Betty Ford Case Study

1389 words - 6 pages

There are several reasons why and what substances like alcohol is used for. Some use it to commemorate a special occasion or a special moment. Some individuals may use it to relieve themselves when they are feeling weighed down. Individuals tend to use alcohol in different situations. They could drink while alone, around others, or in a social environment. When an individual faces everyday challenges in their daily life it could cause alcohol use to become a problem. A person will tend to become dependent on alcohol when having increasing issues with their emotional and physical health. Betty Ford is a case of substance abuse and alcoholism that became a famous case. Throughout this ...view middle of the document...

Her experiences at the night clubs made her realize how much she loved to dance and it lead her to pursue her ultimate dream of dancing. She followed her dream to study dance to a school in New York, however she did not have the success that she was hoping to find. The feeling of disappointment and failure led Betty to increase the amount of alcohol that she was consuming, and eventually led her to go back home to her family in Grand Rapids, Michigan. Betty married twice in her lifetime. Her first marriage ended after five years when it was discovered that socializing at night clubs was destroying their marriage. After her first divorce, she met and married Gerald (Jerry) Ford, who was an active, powerful, and dominating force in the political arena. During their marriage, Betty and Jerry also raised four children with whom the couple had a very loving relationship with. Although the marriage between the two was also strong and loving, Jerry continued to put his political career ahead of everything, including his own family, which often made Betty feel lonely and isolated. After Jerry was elected as President, Betty began to feel a sense of renewed hope. She had the ability to become involved in several different causes which made her feel happy and important. Although she enjoyed playing an active role at the White House, she also felt extremely pressured. She began experiencing a variety of physical and psychological health problems which also affected how she felt. Some of these health problems included reoccurring pain in her neck from a previously pinched nerve, emotional fatigue, and the diagnoses of breast cancer (of which she became a strong advocate). To ease the pain she was feeling, Betty would be prescribed a variety of medications of which she eventually grew a tolerance to. In addition to the medications, Betty would increase the amount of alcohol she was drinking in an attempt to comfort her pain. After their departure from the White House, Betty and Jerry moved to California where Betty began to feel more and more isolated and alone. At this point, Betty’s children were all grown up and living on their own and Jerry kept himself busy by continuing his engagements in political activities. Betty became more dependent on prescription medications and alcohol to relieve her pain and depression and also less involved in the social arena. After realizing the full extent of her illness and addictions, her family intervened, and eventually they were able to convince Betty to seek treatment.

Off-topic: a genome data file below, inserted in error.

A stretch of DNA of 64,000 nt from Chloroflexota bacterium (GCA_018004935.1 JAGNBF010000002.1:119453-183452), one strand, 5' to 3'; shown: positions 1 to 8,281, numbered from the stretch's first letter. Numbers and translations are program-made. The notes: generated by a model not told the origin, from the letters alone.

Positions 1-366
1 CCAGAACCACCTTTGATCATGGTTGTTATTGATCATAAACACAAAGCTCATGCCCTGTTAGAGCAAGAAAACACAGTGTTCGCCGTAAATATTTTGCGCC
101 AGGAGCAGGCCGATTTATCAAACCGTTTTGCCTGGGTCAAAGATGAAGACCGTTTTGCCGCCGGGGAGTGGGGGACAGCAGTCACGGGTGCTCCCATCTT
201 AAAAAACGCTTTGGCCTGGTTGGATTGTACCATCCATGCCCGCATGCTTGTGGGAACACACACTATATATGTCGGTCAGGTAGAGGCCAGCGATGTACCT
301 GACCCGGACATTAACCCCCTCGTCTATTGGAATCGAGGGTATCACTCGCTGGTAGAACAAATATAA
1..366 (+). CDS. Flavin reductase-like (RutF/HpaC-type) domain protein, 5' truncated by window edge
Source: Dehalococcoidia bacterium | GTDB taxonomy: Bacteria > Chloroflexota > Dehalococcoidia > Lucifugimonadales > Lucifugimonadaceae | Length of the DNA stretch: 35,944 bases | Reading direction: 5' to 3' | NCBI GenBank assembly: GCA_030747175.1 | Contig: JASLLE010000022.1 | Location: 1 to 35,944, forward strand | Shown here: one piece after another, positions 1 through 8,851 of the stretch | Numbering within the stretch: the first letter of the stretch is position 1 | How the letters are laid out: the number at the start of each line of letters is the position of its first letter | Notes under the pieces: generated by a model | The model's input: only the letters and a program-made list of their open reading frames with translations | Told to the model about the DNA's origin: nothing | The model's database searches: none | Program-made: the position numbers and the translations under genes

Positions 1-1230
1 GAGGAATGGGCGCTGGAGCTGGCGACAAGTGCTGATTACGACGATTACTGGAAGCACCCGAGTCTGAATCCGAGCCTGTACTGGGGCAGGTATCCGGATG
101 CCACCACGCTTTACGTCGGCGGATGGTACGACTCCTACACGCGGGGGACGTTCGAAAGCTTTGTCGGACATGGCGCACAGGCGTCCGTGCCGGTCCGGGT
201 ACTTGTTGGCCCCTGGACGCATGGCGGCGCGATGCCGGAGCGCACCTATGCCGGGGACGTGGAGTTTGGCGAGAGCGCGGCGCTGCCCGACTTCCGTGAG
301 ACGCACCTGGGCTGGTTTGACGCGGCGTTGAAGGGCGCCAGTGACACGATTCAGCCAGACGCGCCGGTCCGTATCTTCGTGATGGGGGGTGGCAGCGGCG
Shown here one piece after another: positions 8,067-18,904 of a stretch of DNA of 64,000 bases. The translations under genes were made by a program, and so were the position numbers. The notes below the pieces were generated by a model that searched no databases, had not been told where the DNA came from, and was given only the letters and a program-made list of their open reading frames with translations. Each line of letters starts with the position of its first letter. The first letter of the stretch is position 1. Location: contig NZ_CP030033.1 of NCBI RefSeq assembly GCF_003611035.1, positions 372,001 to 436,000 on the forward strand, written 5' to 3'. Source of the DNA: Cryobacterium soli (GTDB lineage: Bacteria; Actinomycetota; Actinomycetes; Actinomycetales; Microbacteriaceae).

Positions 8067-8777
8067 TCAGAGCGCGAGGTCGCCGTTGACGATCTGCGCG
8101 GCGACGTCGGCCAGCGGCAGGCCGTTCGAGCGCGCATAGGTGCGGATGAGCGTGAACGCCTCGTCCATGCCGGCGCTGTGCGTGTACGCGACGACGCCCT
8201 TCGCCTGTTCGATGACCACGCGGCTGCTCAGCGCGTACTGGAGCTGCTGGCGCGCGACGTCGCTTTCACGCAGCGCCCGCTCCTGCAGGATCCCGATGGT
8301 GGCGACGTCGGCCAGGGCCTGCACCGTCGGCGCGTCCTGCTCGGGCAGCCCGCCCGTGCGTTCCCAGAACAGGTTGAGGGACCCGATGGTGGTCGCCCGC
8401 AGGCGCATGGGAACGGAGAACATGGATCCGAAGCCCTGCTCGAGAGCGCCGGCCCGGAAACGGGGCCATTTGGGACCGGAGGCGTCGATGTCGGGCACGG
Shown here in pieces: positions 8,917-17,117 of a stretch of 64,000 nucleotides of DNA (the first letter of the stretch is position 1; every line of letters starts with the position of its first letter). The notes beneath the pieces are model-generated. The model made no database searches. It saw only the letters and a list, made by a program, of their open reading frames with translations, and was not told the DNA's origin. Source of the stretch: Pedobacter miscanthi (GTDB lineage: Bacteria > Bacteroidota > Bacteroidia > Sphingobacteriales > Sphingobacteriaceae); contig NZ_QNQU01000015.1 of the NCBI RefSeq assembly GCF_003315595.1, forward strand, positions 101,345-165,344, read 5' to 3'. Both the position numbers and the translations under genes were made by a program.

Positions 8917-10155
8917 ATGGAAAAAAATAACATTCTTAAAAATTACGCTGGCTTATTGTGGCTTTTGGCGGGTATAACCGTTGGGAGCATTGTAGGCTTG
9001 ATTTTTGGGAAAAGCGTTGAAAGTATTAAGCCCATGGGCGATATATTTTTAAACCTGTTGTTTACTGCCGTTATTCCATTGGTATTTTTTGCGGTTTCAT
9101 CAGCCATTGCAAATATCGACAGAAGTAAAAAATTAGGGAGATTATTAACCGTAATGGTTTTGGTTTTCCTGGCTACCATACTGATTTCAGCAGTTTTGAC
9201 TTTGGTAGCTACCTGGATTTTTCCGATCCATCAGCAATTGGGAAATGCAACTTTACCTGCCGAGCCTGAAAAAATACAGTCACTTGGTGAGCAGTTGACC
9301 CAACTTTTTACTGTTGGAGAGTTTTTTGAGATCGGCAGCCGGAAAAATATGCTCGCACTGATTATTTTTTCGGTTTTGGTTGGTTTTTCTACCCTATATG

Components of the Disorder
Betty Ford’s case is full of biological, emotional, cognitive, and behavioral components that link her experiences to alcoholism. According to Nevid, Rathus, and Greene (2006), “alcoholism tends to run in families. The closer the genetic relationship, the greater the risk” (p. 310). Members in Betty’s immediate family which included her father and her brother were both alcoholics. Additionally, Betty used alcohol and...

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